Journal Article

Lack of relationship in long‐term type 1 diabetic patients between diabetic nephropathy and polymorphisms in apolipoprotein <i>ε</i>, lipoprotein lipase and cholesteryl ester transfer protein

Samy Hadjadj, Yves Gallois, Gilles Simard, Béatrice Bouhanick, Philippe Passa, André Grimaldi, Pierre Drouin, Jean Tichet and Michel Marre

in Nephrology Dialysis Transplantation

Published on behalf of European Renal Association - European Dialysis and Transplant Assoc

Volume 15, issue 12, pages 1971-1976
Published in print December 2000 | ISSN: 0931-0509
Published online December 2000 | e-ISSN: 1460-2385 | DOI:
Lack of relationship in long‐term type 1 diabetic patients between diabetic nephropathy and polymorphisms in apolipoprotein ε, lipoprotein lipase and cholesteryl ester transfer protein

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Background. Genetic susceptibility contributes to the risk of diabetic nephropathy. Lipid disorders may favour diabetic nephropathy. Thus polymorphisms in lipid metabolism are candidates for the genetic component of risk for diabetic nephropathy.

Methods. We searched for a contribution of the genetic polymorphisms of lipoprotein lipase (LPL), cholesteryl ester transfer protein (CETP) and apolipoprotein ε (Apo E) to the development of diabetic nephropathy by studying 494 type 1 diabetic patients with proliferative retinopathy and various stages of diabetic nephropathy (GENEDIAB Study). The selection process ensured that all patients had expressed their risk of chronic complications due to uncontrolled diabetes. Thus the nephropathy stages were largely influenced by genetic background. The lipid profile included fasting plasma total cholesterol (TC), triglycerides (TG), apolipoprotein A1 (Apo A1) and B (Apo B), and lipoprotein (a) (Lp(a)). Genetic polymorphisms were determined by PCR‐based detection of Apo ε (e2/e3/e4), LPL (mutation Asn 291 Ser) and CETP (TaqIB B1/B2).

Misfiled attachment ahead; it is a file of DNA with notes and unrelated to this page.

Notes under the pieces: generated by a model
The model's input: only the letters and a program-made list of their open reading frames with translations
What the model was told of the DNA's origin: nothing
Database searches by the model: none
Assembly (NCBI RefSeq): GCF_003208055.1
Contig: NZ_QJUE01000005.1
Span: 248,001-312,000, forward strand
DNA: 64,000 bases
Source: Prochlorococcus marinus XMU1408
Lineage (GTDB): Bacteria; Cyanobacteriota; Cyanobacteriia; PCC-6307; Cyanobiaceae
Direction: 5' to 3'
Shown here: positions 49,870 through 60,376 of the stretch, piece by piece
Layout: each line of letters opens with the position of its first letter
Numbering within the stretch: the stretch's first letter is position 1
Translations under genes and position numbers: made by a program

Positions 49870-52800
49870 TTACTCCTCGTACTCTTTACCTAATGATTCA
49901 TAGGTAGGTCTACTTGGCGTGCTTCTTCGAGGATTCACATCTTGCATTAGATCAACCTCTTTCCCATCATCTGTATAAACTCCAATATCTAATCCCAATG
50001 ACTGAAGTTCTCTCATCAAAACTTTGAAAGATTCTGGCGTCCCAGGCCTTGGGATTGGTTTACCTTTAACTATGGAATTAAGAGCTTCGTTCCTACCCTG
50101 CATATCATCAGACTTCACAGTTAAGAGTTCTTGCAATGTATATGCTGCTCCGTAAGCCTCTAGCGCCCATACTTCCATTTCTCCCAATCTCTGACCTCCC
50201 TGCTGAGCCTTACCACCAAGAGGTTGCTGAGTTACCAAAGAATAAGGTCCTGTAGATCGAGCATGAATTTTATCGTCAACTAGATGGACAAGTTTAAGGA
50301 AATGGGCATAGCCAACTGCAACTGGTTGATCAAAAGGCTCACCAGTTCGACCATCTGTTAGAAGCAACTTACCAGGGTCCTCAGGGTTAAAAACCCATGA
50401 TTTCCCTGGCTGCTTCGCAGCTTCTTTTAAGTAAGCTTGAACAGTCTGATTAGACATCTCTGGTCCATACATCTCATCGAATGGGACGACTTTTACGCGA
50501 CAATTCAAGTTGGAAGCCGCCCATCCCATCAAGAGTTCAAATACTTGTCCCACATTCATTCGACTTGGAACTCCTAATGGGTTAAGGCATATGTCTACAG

Results. One hundred and fifty‐seven patients (32%) had no nephropathy, 104 (21%) incipient nephropathy, 126 (25%) established nephropathy and 107 (22%) advanced nephropathy. There was a significant relationship between the stages of diabetic nephropathy and TC (P=0.002), TG (P<0.0001), Apo B (P=0.0007) or Lp(a) (P=0.038), but not Apo A1. However the genetic polymorphism distributions of LPL, CETP and Apo ε did not differ in terms of renal complications. The study power to reject the null hypothesis was 58% for the Apo ε genotypes.

Conclusion. These results support no or only marginal effects of a genetic basis for lipid disturbances encountered in diabetic nephropathy.

Keywords: apolipoprotein E; cholesteryl ester transfer protein; diabetic nephropathy; genetics; lipoprotein lipase; type 1 diabetes

Journal Article.  3735 words. 

Subjects: Nephrology

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